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Omer Asik Grows into Role as Starter in Houston

Asik's Big Christmas Day Game Against the Chicago Bulls Showed His Potential

Yahoo Contributor Network

COMMENTARY | The center position has changed so dramatically in the National Basketball Association that they don't even have that position as a choice on the All-Star ballot any more.

But for the past two seasons, the Bulls had two of the best defensive centers in the game, starter Joakim Noah and backup Omer Asik.

While Noah was growing every year in confidence in both his defensive and offensive abilities, Asik was predominately a defensive presence, but he was a good one. He moved his feet very, very well for a big man, he timed his blocks well, and he could pass out of the post as well. His offensive moves were virtually non-existent, but not because he couldn't play offense; he just never was asked to do it.

The center tandem was a dream come true for Bulls coach Tom Thibodeau, a defensive-minded head coach who was willing to play the game the old way - defying opponents to come into the middle. Asik was a young, moldable post stalwart on the defensive end with all kinds of offensive potential to explore.

"We liked having them both,'' Thibodeau said Tuesday.

He spoke in the past tense because over the summer Asik signed a three-year, $25 million contract with the Houston Rockets. He is slated to get $5 million each of the next two years with a balloon of $15 million in the 2014-25 season.

The Bulls could have matched that offer; wanted to. But the NBA's bizarre collective bargaining agreement rules stated that while the Rockets could average his salary over the three years, to $8-plus million a year, the Bulls had to register him under the salary cap just as he was being paid, which means that $15 million had to read "$15 million'' three seasons from now. With Derrick Rose, Joakim Noah, Luol Deng and Taj Gibson to pay, it was just impossible to do.

So Asik was allowed to leave, and the Rockets made him their starter. All he has done for the Rockets is turn into a threat at both ends of the floor. His full potential was on display Christmas Day when the Rockets demolished the Bulls in Chicago and Asik finished with 20 points and 18 rebounds. For the season, he is averaging 10.9 points and 11.6 rebounds..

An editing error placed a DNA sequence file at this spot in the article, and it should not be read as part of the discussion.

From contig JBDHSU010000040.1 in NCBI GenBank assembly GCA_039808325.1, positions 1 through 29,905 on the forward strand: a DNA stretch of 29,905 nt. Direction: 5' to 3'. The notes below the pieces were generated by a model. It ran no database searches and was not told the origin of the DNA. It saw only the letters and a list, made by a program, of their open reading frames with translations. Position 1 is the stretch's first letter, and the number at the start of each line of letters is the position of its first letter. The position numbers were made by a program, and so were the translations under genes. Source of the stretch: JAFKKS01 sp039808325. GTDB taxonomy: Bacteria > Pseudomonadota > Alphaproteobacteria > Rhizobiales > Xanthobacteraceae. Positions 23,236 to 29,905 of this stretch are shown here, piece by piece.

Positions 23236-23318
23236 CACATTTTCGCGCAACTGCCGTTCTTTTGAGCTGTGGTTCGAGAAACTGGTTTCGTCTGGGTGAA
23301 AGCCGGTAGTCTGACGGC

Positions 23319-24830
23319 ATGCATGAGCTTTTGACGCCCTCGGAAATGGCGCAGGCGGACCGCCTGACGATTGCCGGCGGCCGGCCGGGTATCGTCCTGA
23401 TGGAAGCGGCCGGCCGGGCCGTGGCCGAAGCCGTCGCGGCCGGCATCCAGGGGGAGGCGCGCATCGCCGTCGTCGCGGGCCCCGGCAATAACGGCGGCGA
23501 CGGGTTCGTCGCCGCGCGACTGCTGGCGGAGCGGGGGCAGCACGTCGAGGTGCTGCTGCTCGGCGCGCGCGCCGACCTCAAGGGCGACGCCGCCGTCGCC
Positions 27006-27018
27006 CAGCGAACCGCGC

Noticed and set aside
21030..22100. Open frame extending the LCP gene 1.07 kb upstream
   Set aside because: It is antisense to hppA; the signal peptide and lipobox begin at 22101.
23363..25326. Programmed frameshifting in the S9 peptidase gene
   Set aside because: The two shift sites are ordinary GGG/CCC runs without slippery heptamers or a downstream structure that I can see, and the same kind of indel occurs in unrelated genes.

Houston coach Kevin McHale admitted he was unaware just how strong Asik could be when he was picked up over the summer.

"Any time you ask someone to stretch their role from spot minutes to 30-some, you are never sure what you are going to get,'' McHale said. "But he has been fantastic - rebounding the ball at a high level, able to be solid defensively in the paint. He is handling the ball a little bit more, rolling, making passes out of there. He is a young guy, and this is a great opportunity for him to grow . His offense has been growing. His free throw percentage is way up. I can see a more confident player."

"Having him on the floor is a game-changer,'' teammate Jeremy Lin said. "He is an incredible help and individual defender. He's showing what he can do. He has great hands that can finish at the basket. He is a very large human being and tough to stop. People his size usually can't do what he does with his passing and catching the ball."

The Christmas Day game showed what his potential could be. He was efficient and crisp around the basket on the offensive end while turning in another solid defensive performance against Noah, his former teammate and close friend.

"He is a big-time player in the middle,'' McHale said. "He is letting guys make plays for him, and then he is making plays around the basket."

More proof of his ability is the fact the Bulls may never replace him as Noah's backup. They picked up veteran Nzar Mohammed who rarely plays, as Thibodeau depends on more talented and much smaller players to fill in when Noah is out of the game, which these days is rarely.

"We are doing it by committee,'' Thibodeau said. "You are going to lose guys. It's next guy up."

The loss of Asik is one that is going to be noticeable as long as he continues to grow in his new role in Houston.

Kent McDill has covered the Bulls for three different companies: for United Press International from 1985-88, for the Daily Herald newspaper in Arlington Heights, Ill., from 1988-99 and currently for He has written two books on the Bulls, including the new title "100 Things Bulls Fans Should Know And Do Before They Die'' published by Triumph Books.

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